Doctor Who 4.3 – Planet of the Ood

Back in 2008, my daughter was friendly with the family who lived behind us. They had a girl, Ruth, who was nine years old like she was. My kid asked whether Ruth could come watch Doctor Who with us. At the time – and keep reading, won’t you, as this will become a plot point in about three weeks – we watched the show five days after its UK transmission. We wouldn’t get same-day broadcast on BBC America until later on.

So that Thursday evening, Ruth’s mother asked what this program was and whether it was appropriate. I said that it was a sci-fi adventure made for a family audience, with no swearing or sex, and she okayed it. We had the usual gang of five or six friends and sat down to watch it. The mom drove her around to our house, because she didn’t want her kid walking down the hill.

Now, if you’ve seen “Planet of the Ood,” you’re probably remembering that there’s a gross-out moment toward the end when the guest star, Tim McInnerny, gets squicked and splattered and turned into one of the aliens and you are thinking to yourself “Wow, you picked a bad one to start a kid on.” But we didn’t get that far.

Several minutes earlier, about halfway through the episode, some men break out some machine guns and start shooting, and that’s when our houseguest yelled “I-I-I-I’M NOT ALLOWED TO WATCH THIIIIIIIISSS” and bolted upstairs. So I went up as well, and phoned her mom, and in the time it took the wide-eyed sprog to tell me “Those men had GUNS,” the mom had arrived and I apologized and she assured me no harm was done, and then I went downstairs to catch the gross-out special effect and said to myself that I’d dodged a bullet, because this timid child would have had nightmares for months if she’d seen that.

I never actually watched the segment I missed while I was upstairs that night before now. I don’t know why; I guess I figured I’d get around to it, and now I have. It’s a very good episode, helmed by the reliably excellent Graeme Harper, and it reminds me of the Pertwee serial “The Mutants” because it’s a world where the supposedly wonderful empire of Earth is built on the back of slavery and the oppression of native people. If the story has a flaw, it’s that it doesn’t push hard enough. It raises the point that we should question where our clothes come from, a subject we discusses with our son afterward, but it doesn’t want to make the audience too uncomfortable. I’m glad that it opened the door, but it should have broken it off its hinges.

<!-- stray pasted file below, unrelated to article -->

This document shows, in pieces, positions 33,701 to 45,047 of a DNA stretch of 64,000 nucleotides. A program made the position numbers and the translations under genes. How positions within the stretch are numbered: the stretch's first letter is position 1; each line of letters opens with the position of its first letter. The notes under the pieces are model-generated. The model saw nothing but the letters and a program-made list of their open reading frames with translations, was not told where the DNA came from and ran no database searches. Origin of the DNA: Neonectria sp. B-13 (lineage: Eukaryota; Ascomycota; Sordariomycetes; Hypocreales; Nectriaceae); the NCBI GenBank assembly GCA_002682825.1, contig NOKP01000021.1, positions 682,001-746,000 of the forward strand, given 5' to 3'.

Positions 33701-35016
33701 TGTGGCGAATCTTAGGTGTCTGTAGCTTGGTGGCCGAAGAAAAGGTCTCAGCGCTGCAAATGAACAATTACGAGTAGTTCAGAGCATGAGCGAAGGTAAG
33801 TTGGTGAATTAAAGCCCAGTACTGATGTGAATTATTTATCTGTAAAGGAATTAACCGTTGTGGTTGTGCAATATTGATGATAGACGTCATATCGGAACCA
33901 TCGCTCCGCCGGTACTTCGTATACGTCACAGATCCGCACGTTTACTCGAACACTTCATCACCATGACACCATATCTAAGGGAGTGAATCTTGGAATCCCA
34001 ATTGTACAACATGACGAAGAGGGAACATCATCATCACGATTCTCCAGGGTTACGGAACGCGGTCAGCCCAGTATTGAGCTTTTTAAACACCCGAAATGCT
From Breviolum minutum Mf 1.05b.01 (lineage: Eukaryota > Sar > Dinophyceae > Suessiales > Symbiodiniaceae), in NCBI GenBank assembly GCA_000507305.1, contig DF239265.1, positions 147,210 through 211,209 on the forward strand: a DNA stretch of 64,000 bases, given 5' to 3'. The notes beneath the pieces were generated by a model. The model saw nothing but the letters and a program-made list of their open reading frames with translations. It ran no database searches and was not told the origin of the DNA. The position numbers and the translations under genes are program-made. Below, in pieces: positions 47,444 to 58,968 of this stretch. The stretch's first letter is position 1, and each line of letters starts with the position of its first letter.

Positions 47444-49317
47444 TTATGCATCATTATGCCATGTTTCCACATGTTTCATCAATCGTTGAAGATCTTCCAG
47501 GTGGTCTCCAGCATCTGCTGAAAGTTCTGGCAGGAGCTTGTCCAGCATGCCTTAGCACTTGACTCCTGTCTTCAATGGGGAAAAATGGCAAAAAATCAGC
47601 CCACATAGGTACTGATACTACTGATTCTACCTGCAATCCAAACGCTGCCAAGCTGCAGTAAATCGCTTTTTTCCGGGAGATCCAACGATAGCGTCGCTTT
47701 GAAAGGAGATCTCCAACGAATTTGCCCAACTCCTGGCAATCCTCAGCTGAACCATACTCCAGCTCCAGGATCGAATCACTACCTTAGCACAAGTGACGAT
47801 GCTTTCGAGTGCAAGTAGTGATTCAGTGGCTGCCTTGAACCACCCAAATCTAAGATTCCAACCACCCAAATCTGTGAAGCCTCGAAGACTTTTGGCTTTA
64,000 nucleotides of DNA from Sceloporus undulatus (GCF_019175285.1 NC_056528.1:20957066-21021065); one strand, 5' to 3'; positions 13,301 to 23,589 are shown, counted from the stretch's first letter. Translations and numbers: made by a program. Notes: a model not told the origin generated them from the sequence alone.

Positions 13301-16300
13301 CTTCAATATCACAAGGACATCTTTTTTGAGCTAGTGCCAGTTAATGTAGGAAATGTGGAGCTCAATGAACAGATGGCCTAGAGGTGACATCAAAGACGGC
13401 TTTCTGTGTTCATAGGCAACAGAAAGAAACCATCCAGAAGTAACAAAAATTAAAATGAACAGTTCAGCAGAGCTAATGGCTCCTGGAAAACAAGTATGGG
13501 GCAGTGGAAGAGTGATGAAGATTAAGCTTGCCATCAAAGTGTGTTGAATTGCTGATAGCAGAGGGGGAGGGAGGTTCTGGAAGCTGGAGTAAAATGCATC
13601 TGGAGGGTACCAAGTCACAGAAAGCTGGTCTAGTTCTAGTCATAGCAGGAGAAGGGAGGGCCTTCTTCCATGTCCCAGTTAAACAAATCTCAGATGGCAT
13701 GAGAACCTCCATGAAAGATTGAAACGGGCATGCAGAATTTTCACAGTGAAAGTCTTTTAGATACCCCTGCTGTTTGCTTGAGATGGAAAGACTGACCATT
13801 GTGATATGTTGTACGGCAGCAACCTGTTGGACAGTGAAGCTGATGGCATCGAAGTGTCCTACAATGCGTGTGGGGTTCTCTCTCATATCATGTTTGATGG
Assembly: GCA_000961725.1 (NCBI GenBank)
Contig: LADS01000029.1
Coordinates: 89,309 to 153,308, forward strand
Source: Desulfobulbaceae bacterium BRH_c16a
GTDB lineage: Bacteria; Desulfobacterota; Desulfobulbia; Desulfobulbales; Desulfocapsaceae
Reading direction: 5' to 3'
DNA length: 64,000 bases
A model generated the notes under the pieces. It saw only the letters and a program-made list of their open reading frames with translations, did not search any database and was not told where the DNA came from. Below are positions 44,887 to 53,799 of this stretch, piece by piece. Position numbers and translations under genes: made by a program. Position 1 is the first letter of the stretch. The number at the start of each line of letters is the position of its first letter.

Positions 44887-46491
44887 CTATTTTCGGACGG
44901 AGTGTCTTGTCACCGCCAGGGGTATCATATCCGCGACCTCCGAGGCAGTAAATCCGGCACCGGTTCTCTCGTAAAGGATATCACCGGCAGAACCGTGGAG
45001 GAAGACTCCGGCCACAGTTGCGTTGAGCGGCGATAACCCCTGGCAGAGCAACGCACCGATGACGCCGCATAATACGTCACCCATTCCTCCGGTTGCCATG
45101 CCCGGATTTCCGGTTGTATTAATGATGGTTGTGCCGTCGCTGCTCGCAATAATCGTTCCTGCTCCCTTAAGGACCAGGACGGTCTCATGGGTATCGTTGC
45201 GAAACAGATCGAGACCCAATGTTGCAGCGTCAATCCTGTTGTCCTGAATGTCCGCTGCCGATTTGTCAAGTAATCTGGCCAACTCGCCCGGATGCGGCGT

Xena: Warrior Princess 2.12 – Destiny

Another adventure teevee trope this season: the flashback episode. This time, Xena wraps up an incredibly impressive fight against a gang of stuntmen only to get most of her bones and internal organs smashed into a tree by a remarkably unlikely log trap. So while Gabrielle spends a few days dragging her to the only healer in the ancient world who can do anything about wounds this grievous, Xena remembers an incident from ten winters previously. Then, Not-Too-Ambitious Xena was a pirate, and she had a little tryst with Julius Caesar that didn’t end well for anybody except the fellow on his way to conquer the known world. Caesar is played by Karl Urban, who had a different part in an episode last season. Since he didn’t get upstaged by a waterfall this time, here’s what Urban looked like in 1997. Caesar appears in seven more episodes of Xena and one Hercules. I hope that they’re not all flashbacks and Xena gets a few present-day rematches with him.

It turns out that Gabrielle was a little late dragging Xena to the healer, and she dies on the acupuncture table. “Destiny” is the first part of what appears to be an arc of three episodes, the others set in the present as Xena’s spirit tries to return to her body. Our son has been growling ever more loudly about cliffhangers and multi-part stories, and wasn’t pleased that they didn’t resolve this one. I told him I’d make it up to him by watching the next Doctor Who two-parter the same evening. That made him about 2% less cranky.